It can be difficult sometimes gauging how your children are doing in school. They can get good grades and seem to be paying attention in classes, but are they retaining the information they are being taught? It can be easy enough to get distracted or simply learn the information to ace a test, then quickly forget what they just learned. 

Tests and More Tests

More often than not, most schools go through rigorous amounts of testing to get an accurate figure of how teachers are doing. This translates into how well the teachers are performing in terms of retention of information, as well as allocations of funds. But tests can sometimes be misleading, and may not highlight how well a student is doing overall. Such as the case of a child who retains information learned in school to take a test, but then may easily forget the information once the test or semester is done. Or the student who has studied and is prepared academically for a test, but may get nervous during the test itself (especially tests like the ACT or SAT), and may not test very high.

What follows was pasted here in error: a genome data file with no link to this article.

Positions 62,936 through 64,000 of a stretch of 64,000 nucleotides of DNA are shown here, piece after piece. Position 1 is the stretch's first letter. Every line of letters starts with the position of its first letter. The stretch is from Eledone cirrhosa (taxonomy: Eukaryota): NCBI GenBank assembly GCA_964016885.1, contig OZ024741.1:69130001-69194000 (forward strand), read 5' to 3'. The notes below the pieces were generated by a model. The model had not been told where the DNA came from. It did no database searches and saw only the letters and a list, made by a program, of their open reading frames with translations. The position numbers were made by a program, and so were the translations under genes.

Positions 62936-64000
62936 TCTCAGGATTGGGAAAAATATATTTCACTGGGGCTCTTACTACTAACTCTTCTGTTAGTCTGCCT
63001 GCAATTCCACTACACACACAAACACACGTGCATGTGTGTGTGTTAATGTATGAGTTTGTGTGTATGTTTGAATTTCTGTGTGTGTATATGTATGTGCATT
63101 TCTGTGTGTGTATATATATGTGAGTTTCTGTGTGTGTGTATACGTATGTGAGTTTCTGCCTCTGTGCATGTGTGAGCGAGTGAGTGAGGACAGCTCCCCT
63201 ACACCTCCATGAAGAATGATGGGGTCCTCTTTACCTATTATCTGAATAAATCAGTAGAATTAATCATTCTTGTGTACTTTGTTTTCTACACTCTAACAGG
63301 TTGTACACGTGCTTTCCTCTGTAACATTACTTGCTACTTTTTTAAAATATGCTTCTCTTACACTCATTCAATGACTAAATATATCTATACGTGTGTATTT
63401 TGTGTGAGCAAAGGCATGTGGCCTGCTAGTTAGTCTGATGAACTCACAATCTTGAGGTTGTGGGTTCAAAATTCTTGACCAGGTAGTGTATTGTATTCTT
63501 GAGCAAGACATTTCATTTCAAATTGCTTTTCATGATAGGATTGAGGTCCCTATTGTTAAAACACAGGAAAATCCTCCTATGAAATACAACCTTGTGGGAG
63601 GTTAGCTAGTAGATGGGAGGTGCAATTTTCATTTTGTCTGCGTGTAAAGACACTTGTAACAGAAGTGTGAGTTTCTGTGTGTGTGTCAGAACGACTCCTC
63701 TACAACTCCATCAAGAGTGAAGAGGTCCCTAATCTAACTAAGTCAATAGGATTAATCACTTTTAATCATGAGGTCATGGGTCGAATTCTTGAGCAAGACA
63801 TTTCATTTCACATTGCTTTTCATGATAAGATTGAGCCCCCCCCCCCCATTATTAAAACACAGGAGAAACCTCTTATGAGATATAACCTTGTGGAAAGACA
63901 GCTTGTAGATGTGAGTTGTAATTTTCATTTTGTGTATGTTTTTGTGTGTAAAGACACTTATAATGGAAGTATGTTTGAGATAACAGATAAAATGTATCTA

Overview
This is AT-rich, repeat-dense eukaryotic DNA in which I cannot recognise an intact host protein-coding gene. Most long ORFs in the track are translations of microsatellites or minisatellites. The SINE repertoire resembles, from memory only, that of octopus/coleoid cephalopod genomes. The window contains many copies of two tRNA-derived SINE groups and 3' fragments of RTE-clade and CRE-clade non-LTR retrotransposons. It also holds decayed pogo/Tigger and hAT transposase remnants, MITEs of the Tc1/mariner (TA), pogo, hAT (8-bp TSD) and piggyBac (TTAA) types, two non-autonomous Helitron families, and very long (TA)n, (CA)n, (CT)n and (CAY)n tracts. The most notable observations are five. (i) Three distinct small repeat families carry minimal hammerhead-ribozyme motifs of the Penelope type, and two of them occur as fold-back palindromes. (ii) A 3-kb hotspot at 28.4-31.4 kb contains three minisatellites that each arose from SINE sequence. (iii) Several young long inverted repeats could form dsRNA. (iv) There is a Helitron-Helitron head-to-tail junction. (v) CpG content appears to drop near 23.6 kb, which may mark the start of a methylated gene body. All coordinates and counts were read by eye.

How Else to Test

One way to look at your child’s education is through assessments. These are a type of test, if you will, in that they can provide a good idea of your child’s innate learning as well as what they are learning on the spot throughout the school year. Assessments can combine real-world problems within their testing, giving them a better, more relatable equation to solve. We all joke about the old test questions about trains traveling at different speeds and when they will intercept, and the same can go for current testing today. Kids have a harder time applying what they learn in school to the real world, and giving them an easier way to relate can lead to better comprehension down the road. 


Giving your children authentic assessments revolves around it being more hands on, and centered around more real-world knowledge than basic equations to solve. It is similar to the trains traveling at different speeds but is much more relatable to the world around them. Children will still use critical thinking and will rely partially on prior knowledge and life skills, but will also rely on new information they are learning in school. 

If you homeschool your children, this is a great way to incorporate testing without making it boring or stressful. It will also be a more accurate method of ensuring your kids are learning and retaining information well.

Katie Kyzivat